Two Lessons From Perfect Wine

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If there’s one estate in the world that can make perfect wine, it is Domaine de la Romanée-Conti (“DRC” to insiders) in France’s Burgundy region. So special is its Pinot Noir that tourists make pilgrimages there just to gaze thirstily at the vineyards behind its low stone wall. It is so coveted that some careful collectors will scrawl an “X” on bottles that they have drained to prevent counterfeiters from reusing them.

This is the kind of juice that Miles from Sideways would pursue to the end of the earth, even if it meant making like Thelma & Louise and rocketing his red Saab over a canyon into the blue beyond.

This week I found myself in the surreally fortunate position of having two separate opportunities to taste DRC. Rather than try to tantalize you with embellished, mostly meaningless wine poetry, I instead offer two lessons that these wines bring to mind:

- Extraordinary wine tastes great, but is also less filling. A commonality among the different DRCs I tasted is that they all offered concentrated aromas and flavors, yet were relatively light on the palate. This is a key element that distinguishes a good wine from a cliff-rocketing one. The latter will make enthusiasts wonder: How do they get so much character from the wine without it being overly thick or heavy for its type?

- Wine can have virtually the same origins, yet be so different. At my first tasting — a dinner with epically charitable friends — the two wines were not only from the same grape (Pinot Noir, as is all red Burgundy), the same year (1990), and the same winemaking techniques, but also from virtually the same location (one was from the legendary La Tâche vineyard, the other from the revered, minuscule Romanée-Conti). As DRC’s understated co-director Aubert de Villaine confirmed for me, these vineyards are just a minute’s walk from each other. But what a difference 60 seconds makes. The La Tâche was a giddy swirl of black cherry, Asian spices and menthol, ready to dazzle like George Valentin in The Artist. The Romanée-Conti was no less mesmerizing, but, by contrast, it shaded more to Gary Oldman in Tinker, Tailor, Soldier, Spy, a haunting, tightly wound bundle of blackberry, earth, and minerals that revealed its secrets slowly.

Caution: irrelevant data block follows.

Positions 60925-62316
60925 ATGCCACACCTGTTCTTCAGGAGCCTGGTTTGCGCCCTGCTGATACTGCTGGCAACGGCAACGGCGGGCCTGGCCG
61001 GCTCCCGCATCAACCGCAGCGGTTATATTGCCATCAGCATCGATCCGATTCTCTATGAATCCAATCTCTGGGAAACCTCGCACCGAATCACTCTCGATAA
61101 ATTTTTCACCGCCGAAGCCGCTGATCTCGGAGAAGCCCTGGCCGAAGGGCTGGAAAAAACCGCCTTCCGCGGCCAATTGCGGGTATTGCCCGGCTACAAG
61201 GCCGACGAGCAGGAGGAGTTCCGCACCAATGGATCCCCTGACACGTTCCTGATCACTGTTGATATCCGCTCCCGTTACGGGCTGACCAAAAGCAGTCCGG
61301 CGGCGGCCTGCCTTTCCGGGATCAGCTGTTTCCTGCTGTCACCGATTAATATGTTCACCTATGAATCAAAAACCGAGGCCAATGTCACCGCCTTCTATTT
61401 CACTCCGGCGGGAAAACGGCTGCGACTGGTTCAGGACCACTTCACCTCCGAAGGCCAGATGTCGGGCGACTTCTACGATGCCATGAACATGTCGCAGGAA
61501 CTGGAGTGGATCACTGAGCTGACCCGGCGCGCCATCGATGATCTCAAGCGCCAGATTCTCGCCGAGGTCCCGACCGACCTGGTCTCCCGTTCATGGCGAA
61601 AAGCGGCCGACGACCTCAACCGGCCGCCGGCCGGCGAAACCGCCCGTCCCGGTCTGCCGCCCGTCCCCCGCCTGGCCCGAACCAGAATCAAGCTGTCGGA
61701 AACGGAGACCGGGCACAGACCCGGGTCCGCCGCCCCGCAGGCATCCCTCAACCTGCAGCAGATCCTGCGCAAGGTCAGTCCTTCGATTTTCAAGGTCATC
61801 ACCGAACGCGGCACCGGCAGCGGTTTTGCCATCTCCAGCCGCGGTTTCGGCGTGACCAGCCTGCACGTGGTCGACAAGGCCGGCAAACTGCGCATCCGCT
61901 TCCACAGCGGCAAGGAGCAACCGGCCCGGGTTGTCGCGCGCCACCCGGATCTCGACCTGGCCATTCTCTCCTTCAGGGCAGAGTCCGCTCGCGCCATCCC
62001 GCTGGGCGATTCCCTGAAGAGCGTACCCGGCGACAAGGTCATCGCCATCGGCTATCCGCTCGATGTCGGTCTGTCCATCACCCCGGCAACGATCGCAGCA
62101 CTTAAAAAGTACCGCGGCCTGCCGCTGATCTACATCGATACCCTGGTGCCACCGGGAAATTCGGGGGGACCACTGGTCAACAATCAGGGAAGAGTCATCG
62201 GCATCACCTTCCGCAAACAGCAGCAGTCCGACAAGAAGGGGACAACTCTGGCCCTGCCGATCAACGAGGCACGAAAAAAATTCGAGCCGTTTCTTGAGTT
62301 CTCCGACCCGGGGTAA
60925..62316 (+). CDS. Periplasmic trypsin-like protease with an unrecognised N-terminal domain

This contrast illustrates our previously discussed concept of terroir where slight variations in climate, soil and elevation can lead to marked differences in the wine’s aromas and taste.

Such was also the case at my second DRC encounter, a media tasting hosted by importer Wilson Daniels to showcase the just-released 2009 vintage. Among the nine wines we tasted were La Tâche and Romanée-Conti, and, once again, two wines you might assume would be identical twins manifested themselves differently. True to their terroir, the La Tâche was an exuberant, kaleidoscopic feast; the Romanée-Conti, a bastion of restrained intensity.

Despite these differences, all of the wines shared a trait that was undeniable: a lingering taste that was so long and pleasurable that, in the words of De Villaine, the wines “seemed like they wanted to spend the night.”

Every week, Mark Oldman -- wine expert, acclaimed author and lead judge of the series The Winemakers -- shares with readers the basics of wine, while making it fun and practical. In the coming weeks, he'll tell you what to ask at a wine store, at what temperature to serve it and share his must-have wine tools.

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